reputation in jeopardy as we refused UN agreement
    on women, asylum seekers anti-terror legislation
  • Global environment no Australian ratification
    of the Kyoto protocol but signed Valdivia group

  • 1996 Joint Security Declaration with the USA
  • ANZUS being evoked for the first time, by Aust
    following the 9/11 bombings. Howard was in US at
    the time
  • Sending of troops to aid the war on terrorism in
  • Australia being the only state in the region to
    sign up military for the invasion of Iraq
  • Support for the USs pre-emptive strikes even
    suggested Australia would use them as well.
  • Howard taking five days to deny that he said
    Australia was Americas deputy in the

Rudd Gillard post 2007
  • As has been the case in Australian politics since
    the early 1950s there is broad bi-partisan
    support for ANZUS and the broader US alliance.
  • Very much steady as always but clearly without
    the effusive rhetoric that PM Howard was famous
  • Rudd withdrew Australian combat troops from Iraq
    and increasing our commitment in Afghanistan,
    which sat better with many in Australia as
    Afghanistan is a UN/NATO mission which Iraq is
    not and never was.
  • Casualties however, are on the rise 28 service
    personnel have been killed as at 8/8/2011. Seven
    in 2011 alone.

USA Alliance Always Popular
  • The Lowy Institute's 2009 survey of the nation's
    views on a range of foreign policy issues has
    revealed that 83 of Australians trust the USA to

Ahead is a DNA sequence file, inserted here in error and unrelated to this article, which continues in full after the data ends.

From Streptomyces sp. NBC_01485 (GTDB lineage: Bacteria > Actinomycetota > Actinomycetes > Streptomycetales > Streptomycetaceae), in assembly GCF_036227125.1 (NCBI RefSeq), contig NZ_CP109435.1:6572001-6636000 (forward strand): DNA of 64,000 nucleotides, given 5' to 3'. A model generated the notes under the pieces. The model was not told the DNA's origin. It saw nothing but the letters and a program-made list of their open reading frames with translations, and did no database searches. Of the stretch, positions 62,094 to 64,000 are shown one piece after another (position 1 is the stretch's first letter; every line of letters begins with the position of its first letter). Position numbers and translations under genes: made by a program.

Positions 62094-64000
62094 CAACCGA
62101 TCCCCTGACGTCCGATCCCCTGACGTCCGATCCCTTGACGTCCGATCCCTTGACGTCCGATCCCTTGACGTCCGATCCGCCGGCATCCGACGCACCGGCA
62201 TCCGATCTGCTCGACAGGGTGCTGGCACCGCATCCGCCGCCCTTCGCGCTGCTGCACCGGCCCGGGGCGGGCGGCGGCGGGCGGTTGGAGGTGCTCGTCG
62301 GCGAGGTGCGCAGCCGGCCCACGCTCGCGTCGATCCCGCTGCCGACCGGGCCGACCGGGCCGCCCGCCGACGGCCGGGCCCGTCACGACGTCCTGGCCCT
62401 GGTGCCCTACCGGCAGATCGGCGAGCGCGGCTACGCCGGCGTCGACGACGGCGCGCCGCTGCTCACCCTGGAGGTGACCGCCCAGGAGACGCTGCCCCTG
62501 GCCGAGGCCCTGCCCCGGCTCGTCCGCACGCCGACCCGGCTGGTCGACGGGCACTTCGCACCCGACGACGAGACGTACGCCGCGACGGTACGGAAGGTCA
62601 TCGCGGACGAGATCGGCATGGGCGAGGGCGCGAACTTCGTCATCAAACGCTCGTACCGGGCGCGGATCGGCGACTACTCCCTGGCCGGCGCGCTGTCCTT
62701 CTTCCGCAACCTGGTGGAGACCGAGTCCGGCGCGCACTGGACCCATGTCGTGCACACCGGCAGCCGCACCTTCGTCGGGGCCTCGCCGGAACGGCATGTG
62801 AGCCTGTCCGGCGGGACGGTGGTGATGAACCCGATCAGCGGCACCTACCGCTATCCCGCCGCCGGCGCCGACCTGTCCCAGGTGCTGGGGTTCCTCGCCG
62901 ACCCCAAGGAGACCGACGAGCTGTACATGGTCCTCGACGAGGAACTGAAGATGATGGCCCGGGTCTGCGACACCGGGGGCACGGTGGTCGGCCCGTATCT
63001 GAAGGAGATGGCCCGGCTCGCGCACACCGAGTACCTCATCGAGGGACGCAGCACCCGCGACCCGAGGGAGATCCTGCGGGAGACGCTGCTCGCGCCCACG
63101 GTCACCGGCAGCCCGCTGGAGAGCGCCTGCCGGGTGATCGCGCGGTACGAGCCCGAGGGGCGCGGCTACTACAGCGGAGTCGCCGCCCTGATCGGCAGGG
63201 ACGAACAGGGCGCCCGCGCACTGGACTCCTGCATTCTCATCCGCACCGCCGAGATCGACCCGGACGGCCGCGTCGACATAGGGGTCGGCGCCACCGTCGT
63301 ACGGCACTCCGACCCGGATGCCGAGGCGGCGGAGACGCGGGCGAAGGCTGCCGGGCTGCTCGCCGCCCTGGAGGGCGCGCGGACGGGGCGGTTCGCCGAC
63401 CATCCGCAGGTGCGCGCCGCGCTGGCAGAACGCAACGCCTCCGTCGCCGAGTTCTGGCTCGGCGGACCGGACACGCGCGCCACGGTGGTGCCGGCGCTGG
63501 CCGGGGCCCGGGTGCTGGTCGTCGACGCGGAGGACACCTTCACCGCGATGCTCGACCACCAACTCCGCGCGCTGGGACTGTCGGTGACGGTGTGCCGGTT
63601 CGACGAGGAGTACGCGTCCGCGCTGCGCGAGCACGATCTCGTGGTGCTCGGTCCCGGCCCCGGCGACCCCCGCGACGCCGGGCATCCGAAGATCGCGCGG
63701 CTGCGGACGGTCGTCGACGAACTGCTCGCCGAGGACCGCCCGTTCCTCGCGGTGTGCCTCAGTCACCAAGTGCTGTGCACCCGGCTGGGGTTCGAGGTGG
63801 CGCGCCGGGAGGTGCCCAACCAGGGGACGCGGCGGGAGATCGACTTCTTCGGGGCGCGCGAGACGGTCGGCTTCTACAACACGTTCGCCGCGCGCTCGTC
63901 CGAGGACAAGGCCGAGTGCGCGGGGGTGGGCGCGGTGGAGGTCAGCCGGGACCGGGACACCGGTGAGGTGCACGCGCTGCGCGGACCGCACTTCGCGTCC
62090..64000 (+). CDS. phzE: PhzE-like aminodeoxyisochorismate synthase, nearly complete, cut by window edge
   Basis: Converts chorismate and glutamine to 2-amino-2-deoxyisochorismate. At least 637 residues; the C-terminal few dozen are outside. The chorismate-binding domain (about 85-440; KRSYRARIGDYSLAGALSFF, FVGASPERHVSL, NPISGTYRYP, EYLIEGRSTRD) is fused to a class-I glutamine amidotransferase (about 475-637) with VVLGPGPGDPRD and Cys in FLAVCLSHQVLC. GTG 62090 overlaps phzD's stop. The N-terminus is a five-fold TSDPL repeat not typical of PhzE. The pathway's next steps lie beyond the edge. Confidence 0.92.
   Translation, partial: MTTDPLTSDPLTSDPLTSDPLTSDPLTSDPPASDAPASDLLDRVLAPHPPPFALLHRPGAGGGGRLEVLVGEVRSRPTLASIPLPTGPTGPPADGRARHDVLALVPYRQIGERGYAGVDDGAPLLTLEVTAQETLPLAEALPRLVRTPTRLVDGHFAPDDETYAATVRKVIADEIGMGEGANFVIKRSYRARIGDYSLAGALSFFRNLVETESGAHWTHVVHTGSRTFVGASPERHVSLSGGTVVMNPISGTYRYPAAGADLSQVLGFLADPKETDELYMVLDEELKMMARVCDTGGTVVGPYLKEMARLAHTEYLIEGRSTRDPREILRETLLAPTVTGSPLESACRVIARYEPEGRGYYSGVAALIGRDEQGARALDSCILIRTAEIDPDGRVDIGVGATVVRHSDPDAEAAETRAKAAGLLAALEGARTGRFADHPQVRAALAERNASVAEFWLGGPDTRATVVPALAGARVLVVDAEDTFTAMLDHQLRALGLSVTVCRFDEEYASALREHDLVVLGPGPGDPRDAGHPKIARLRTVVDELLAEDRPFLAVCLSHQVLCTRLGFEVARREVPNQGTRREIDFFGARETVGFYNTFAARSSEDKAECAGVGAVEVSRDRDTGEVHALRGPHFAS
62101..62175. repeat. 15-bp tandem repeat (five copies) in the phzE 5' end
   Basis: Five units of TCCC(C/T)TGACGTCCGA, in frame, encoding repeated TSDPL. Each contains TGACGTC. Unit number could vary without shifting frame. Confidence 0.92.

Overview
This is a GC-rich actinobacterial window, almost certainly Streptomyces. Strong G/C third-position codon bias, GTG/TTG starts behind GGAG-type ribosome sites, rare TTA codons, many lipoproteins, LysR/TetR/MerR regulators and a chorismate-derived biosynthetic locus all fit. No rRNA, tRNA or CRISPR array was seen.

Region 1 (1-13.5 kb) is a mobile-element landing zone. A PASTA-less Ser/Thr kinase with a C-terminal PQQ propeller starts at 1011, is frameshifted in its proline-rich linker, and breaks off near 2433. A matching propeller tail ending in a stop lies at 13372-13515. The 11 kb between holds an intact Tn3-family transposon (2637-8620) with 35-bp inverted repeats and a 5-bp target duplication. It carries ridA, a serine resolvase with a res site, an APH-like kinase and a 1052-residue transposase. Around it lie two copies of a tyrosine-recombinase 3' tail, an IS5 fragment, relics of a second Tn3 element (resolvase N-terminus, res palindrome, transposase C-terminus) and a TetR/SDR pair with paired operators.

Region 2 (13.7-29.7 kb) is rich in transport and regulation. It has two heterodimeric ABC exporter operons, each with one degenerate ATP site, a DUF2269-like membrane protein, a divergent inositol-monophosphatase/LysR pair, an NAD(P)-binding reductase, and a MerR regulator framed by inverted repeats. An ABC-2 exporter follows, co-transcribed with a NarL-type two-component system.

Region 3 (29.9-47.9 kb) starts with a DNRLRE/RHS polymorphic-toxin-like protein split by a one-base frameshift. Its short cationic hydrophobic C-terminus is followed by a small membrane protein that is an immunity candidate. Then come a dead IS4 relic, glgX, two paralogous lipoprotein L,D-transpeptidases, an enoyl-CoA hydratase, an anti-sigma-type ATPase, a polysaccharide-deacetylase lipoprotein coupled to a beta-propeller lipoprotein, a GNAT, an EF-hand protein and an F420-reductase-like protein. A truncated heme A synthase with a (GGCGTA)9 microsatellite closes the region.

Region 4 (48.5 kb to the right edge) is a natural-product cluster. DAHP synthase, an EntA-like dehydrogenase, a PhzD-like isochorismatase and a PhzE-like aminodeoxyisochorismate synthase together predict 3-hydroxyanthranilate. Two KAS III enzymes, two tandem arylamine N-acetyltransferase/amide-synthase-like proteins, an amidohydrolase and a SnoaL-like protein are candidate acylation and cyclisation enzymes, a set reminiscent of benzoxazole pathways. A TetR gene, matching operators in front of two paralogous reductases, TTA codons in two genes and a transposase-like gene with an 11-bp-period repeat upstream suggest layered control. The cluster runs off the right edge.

act responsibly in the world - up from 60 in
  • President Obama has revived Australians'
    optimism about their relationship with the USA,
    with 85 now saying it was important for
    Australia's security.

Alliance Questions
  • Define security as it related to the study of
    international relations.
  • Explain one specific way the Australian
    Government has tried to achieve security since
  • What is the ANZUS agreement?
  • The ANZUS treaty was signed nearly 60 years ago.
    Why is it still a relevant factor in Australian
    foreign policy decision making?
  • Describe two arguments for and argument against
    the ANZUS agreement from Australia's point of
  • What does ANZUS require any of the parties to do
    in the event that one of them is attacked?
  • What was the 'Howard Doctrine'?
  • Why do you think the alliance with America is
    viewed favourably by the majority of the
    Australian population?

  • The
  • role of
  • Internationalism

  • Success in this area is measured by Australias
    willingness to tackle particular issues such as
    human rights, terrorism, third world debt, drug
    problems, environmental issues
  • How we tried to achieve these objectives?
  • Membership of the UN trying to get elected to the